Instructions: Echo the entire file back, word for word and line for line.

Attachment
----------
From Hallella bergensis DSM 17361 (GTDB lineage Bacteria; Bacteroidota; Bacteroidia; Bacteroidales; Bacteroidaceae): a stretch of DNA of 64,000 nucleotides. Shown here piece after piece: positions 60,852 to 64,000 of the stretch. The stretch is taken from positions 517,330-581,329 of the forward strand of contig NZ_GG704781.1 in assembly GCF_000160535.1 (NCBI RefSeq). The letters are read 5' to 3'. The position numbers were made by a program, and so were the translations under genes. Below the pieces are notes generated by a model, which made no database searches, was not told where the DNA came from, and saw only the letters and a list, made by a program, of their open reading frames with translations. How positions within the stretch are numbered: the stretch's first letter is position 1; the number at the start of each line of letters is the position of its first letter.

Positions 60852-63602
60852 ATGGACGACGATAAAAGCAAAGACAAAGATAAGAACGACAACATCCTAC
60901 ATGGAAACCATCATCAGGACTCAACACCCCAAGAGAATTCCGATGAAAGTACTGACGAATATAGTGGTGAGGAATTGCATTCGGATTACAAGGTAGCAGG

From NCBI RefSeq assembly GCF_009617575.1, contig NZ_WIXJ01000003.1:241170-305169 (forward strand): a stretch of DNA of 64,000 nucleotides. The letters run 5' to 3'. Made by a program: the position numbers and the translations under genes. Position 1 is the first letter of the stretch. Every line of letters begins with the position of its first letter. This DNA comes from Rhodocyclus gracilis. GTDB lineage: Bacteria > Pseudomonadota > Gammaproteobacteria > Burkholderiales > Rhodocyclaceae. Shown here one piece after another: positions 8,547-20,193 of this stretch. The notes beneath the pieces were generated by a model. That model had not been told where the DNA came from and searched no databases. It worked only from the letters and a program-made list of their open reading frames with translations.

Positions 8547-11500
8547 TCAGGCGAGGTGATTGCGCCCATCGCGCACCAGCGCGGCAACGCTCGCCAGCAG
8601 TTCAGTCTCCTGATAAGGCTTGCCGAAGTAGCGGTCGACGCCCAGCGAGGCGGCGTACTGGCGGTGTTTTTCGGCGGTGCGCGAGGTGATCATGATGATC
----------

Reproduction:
From Hallella bergensis DSM 17361 (GTDB lineage Bacteria; Bacteroidota; Bacteroidia; Bacteroidales; Bacteroidaceae): a stretch of DNA of 64,000 nucleotides. Shown here piece after piece: positions 60,852 to 64,000 of the stretch. The stretch is taken from positions 517,330-581,329 of the forward strand of contig NZ_GG704781.1 in assembly GCF_000160535.1 (NCBI RefSeq). The letters are read 5' to 3'. The position numbers were made by a program, and so were the translations under genes. Below the pieces are notes generated by a model, which made no database searches, was not told where the DNA came from, and saw only the letters and a list, made by a program, of their open reading frames with translations. How positions within the stretch are numbered: the stretch's first letter is position 1; the number at the start of each line of letters is the position of its first letter.

Positions 60852-63602
60852 ATGGACGACGATAAAAGCAAAGACAAAGATAAGAACGACAACATCCTAC
60901 ATGGAAACCATCATCAGGACTCAACACCCCAAGAGAATTCCGATGAAAGTACTGACGAATATAGTGGTGAGGAATTGCATTCGGATTACAAGGTAGCAGG

From NCBI RefSeq assembly GCF_009617575.1, contig NZ_WIXJ01000003.1:241170-305169 (forward strand): a stretch of DNA of 64,000 nucleotides. The letters run 5' to 3'. Made by a program: the position numbers and the translations under genes. Position 1 is the first letter of the stretch. Every line of letters begins with the position of its first letter. This DNA comes from Rhodocyclus gracilis. GTDB lineage: Bacteria > Pseudomonadota > Gammaproteobacteria > Burkholderiales > Rhodocyclaceae. Shown here one piece after another: positions 8,547-20,193 of this stretch. The notes beneath the pieces were generated by a model. That model had not been told where the DNA came from and searched no databases. It worked only from the letters and a program-made list of their open reading frames with translations.

Positions 8547-11500
8547 TCAGGCGAGGTGATTGCGCCCATCGCGCACCAGCGCGGCAACGCTCGCCAGCAG
8601 TTCAGTCTCCTGATAAGGCTTGCCGAAGTAGCGGTCGACGCCCAGCGAGGCGGCGTACTGGCGGTGTTTTTCGGCGGTGCGCGAGGTGATCATGATGATC